Aluminium


Aluminium
Aluminium (or aluminum) is a chemical element. The symbol for aluminium is Al, and its atomic number is 13. Aluminium is the most abundant metal.
Aluminium is a very good conductor of electricity and heat. It is light and strong. It can be hammered into sheets (malleable) or pulled out into wires (ductile). It is corrosion resistant.
Aluminium has many uses. Much of it is used in overhead power cables. It is also widely used in window frames and aircraft bodies. It is found at home as saucepans, soft drink cans, and cooking foil. Aluminium is also used to coat car headlamps and compact discs.
Aluminium was once considered a precious metal that was even more valuable than gold. This is no longer true because, as technology improved, it became cheaper and easier to make pure aluminium.
Pure aluminium is made from bauxite, a kind of rock that has aluminium and many impurities. The impurities are removed with chemicals and electricity, to leave behind pure aluminium. The aluminium is then melted and poured into containers for storage until it is ready for use.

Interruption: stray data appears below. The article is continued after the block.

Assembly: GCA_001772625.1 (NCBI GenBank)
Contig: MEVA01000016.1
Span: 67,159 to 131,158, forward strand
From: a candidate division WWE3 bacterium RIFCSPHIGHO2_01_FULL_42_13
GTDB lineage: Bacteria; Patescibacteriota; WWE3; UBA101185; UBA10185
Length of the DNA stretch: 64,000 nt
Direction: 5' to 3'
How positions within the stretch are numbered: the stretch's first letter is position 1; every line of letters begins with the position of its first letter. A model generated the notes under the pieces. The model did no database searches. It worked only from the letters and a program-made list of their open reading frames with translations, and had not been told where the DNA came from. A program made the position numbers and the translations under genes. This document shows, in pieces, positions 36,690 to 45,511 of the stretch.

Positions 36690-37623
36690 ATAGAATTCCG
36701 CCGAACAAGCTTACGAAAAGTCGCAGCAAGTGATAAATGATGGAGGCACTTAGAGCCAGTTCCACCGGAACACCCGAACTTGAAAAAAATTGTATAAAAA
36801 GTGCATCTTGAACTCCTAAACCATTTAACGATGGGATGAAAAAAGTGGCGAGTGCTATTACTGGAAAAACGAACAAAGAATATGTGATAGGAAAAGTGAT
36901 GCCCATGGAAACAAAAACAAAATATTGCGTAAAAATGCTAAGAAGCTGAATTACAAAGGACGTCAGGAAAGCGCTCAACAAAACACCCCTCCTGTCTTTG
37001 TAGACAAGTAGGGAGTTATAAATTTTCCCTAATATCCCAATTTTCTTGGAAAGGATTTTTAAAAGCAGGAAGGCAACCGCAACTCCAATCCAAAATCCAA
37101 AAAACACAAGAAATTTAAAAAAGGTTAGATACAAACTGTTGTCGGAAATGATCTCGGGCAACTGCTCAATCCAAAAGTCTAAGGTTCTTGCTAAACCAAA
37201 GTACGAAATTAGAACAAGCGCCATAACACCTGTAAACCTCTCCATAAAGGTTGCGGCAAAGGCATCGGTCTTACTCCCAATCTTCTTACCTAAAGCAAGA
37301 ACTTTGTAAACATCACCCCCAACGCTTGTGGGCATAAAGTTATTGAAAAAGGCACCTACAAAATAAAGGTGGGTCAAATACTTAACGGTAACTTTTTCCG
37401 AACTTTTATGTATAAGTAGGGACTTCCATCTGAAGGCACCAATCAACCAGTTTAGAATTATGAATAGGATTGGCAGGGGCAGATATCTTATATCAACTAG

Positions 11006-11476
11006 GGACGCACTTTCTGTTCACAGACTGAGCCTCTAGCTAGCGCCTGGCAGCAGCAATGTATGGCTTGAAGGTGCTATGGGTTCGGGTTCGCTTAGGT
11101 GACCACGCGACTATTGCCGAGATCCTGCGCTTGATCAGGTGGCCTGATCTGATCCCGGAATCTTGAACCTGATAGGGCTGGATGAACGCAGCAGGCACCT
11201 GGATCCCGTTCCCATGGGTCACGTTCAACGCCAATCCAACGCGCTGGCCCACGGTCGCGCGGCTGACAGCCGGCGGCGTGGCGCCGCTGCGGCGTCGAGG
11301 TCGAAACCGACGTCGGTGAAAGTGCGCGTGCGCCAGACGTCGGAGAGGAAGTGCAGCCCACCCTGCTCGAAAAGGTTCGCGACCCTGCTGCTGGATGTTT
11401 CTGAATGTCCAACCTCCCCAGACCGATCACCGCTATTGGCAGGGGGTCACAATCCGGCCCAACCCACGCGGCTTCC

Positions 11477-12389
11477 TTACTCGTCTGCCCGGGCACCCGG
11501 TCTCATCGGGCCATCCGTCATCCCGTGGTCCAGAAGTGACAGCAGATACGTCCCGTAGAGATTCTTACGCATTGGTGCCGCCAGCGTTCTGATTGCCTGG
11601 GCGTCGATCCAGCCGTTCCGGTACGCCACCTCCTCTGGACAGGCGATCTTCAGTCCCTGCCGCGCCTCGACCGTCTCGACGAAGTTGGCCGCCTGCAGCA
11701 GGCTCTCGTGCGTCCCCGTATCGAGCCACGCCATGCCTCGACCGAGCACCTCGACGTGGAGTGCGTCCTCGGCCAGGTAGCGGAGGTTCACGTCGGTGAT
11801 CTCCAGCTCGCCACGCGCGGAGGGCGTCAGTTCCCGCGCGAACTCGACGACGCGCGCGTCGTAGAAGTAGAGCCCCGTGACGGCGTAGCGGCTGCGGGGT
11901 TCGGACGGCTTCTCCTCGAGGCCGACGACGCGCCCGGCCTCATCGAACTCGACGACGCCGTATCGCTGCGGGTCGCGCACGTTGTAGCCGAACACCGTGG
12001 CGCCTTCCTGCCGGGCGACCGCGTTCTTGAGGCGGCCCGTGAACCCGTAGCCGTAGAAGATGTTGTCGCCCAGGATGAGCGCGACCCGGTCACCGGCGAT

Pure aluminium is very soft, so a harder metal is almost always added. The harder metal is usually copper. Copper/aluminium alloys are used for ship building purposes, because the aluminium prevents corrosion, and the copper prevents barnacles.
Aluminium prevents corrosion by forming a small, thin layer of aluminium oxide on its surface. This layer protects the metal by preventing oxygen from reaching it. Corrosion can not occur without oxygen.


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